Prof. Kabir has put the experience of Abdul Kalam Azad into words. Kalam used to describe his experiences in the Urdu language, and Prof. Kabir took the effort to make notes and later translate the word into the English language and finally composed a book out of it.

So, here all the credit cannot be given to a single person. Both have equally put their hard work in the book. Abdul Kalam Azad has contributed the material, and Prof. Kabir took the pain to put into words the experiences of Abdul Kalam Azad. Basically, here both of them will be considered as the co-authors because the Copyright Act gives equal importance to the subject matter as well as the language of the book.

Whether Prof. Kabir has any right to get the book published?

It is quite apparent that the authors have the right to get their work published provided they have the consent of their co-author’s. But here, in this case, Abdul Kalam Azad expired before the book could be published, so the authorship right was vested with legal heirs of Abdul Kalam Azad, the consent of legal heirs was required to get the work published.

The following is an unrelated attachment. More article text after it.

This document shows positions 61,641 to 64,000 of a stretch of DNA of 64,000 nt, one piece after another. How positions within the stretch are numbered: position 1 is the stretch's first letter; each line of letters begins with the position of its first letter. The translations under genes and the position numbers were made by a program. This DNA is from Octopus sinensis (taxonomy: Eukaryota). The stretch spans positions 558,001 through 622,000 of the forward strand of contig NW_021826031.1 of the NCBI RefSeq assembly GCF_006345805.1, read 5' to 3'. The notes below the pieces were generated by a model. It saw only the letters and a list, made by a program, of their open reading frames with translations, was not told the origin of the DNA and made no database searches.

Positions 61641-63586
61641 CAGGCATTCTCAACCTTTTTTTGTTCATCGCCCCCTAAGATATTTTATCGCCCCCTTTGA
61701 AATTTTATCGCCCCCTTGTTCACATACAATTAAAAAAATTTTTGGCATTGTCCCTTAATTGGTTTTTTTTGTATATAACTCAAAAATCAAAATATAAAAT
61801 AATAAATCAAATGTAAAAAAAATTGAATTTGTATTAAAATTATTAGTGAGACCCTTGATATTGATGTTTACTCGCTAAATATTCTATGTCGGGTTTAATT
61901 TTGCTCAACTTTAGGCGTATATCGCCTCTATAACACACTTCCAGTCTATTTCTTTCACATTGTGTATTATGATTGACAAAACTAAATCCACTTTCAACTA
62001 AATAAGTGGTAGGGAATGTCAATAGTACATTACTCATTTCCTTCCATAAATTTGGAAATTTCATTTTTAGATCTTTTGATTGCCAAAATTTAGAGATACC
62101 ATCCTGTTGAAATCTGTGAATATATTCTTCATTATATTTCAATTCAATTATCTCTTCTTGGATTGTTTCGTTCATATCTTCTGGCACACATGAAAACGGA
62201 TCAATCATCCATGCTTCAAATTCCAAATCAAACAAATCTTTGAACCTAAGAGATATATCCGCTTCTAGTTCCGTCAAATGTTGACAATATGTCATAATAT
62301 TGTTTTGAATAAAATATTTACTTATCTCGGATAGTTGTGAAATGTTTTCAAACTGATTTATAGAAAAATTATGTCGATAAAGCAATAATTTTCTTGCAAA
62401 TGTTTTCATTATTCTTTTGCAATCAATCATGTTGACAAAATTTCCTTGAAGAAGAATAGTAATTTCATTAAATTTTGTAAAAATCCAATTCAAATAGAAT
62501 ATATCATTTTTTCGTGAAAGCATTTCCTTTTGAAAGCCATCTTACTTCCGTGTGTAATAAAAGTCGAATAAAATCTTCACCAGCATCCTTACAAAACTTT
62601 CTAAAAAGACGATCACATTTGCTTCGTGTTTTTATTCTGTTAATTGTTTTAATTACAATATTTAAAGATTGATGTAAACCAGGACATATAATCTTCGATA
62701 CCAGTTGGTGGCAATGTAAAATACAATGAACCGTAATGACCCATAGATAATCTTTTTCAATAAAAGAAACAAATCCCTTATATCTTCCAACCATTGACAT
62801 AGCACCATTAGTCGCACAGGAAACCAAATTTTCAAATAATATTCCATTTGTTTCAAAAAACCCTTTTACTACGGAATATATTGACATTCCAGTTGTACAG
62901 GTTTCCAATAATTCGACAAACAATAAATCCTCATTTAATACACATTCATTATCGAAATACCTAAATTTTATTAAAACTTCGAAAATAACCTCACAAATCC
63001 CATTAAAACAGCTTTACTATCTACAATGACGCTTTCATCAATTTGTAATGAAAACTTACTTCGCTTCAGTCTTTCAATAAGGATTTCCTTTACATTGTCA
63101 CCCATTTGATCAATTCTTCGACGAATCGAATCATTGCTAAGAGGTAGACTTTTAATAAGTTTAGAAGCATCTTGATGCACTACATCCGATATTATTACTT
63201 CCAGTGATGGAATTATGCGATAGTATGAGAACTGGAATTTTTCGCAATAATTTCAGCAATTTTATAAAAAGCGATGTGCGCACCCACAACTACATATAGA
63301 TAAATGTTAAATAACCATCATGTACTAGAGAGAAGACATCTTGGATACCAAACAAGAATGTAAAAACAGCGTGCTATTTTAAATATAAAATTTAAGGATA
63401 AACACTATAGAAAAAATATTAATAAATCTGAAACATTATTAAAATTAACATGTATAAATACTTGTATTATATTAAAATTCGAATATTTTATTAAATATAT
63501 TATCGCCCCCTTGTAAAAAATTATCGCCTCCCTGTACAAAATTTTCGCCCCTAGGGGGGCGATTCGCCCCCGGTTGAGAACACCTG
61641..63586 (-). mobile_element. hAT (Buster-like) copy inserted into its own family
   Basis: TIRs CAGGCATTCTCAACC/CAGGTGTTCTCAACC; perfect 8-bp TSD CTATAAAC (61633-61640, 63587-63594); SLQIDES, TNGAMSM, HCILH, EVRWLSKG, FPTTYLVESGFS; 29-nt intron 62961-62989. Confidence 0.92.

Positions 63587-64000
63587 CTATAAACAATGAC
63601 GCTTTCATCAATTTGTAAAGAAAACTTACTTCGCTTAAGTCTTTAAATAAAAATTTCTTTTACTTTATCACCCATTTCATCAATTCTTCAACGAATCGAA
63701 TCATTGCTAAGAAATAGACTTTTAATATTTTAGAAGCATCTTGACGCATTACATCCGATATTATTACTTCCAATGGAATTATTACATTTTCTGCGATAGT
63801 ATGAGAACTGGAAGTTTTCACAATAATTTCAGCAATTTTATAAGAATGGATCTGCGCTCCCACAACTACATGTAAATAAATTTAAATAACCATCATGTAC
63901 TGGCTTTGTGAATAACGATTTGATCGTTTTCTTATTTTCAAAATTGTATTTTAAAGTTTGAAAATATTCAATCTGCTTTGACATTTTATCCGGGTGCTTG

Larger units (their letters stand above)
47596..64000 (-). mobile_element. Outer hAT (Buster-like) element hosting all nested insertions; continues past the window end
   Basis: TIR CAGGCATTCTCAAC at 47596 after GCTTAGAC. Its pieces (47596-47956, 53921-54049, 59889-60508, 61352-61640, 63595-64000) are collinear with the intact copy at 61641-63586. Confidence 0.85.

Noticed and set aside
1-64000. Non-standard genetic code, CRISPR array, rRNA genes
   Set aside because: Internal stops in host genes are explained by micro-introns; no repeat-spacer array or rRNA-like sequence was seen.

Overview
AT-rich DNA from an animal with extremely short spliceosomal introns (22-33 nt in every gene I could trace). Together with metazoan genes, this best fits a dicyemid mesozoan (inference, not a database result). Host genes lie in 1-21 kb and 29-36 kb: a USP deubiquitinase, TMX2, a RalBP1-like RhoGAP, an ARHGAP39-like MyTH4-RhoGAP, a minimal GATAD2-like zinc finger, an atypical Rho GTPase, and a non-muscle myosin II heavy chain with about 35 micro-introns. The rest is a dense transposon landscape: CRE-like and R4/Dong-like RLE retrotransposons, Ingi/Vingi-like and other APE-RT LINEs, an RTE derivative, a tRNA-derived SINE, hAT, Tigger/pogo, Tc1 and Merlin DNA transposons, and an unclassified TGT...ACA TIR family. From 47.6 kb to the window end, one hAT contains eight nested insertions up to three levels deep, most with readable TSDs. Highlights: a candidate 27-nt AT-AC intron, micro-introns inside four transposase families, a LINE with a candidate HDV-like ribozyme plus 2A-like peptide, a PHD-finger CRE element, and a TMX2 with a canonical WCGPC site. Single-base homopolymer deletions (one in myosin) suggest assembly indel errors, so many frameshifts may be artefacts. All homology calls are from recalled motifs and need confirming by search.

The acceptance of royalties by the legal heirs of Abdul Kalam Azad clearly portrayed their consent to get the work published.


From the above discussion, we can reach to a conclusion that joint owners of literary, artistic work, i.e. work which include the effort of more than one person, both of them enjoy equal rights to exploit the work; if not one of them waive of their right.

Consent of the other author plays an important role – joint owners of the work have exclusive rights over their work. No one can solely be benefited of the work where it includes the labour of two individual; all the decision regarding the copyrighted work must be taken by the joint owners mutually.

Copyright Act gives credit not only to the composer of the artistic work but also to the contributors who helped in forming the work. In simple words, every person who has a big helping hand in the work must be given the due credit for his efforts.

About the author

Bharat Sharma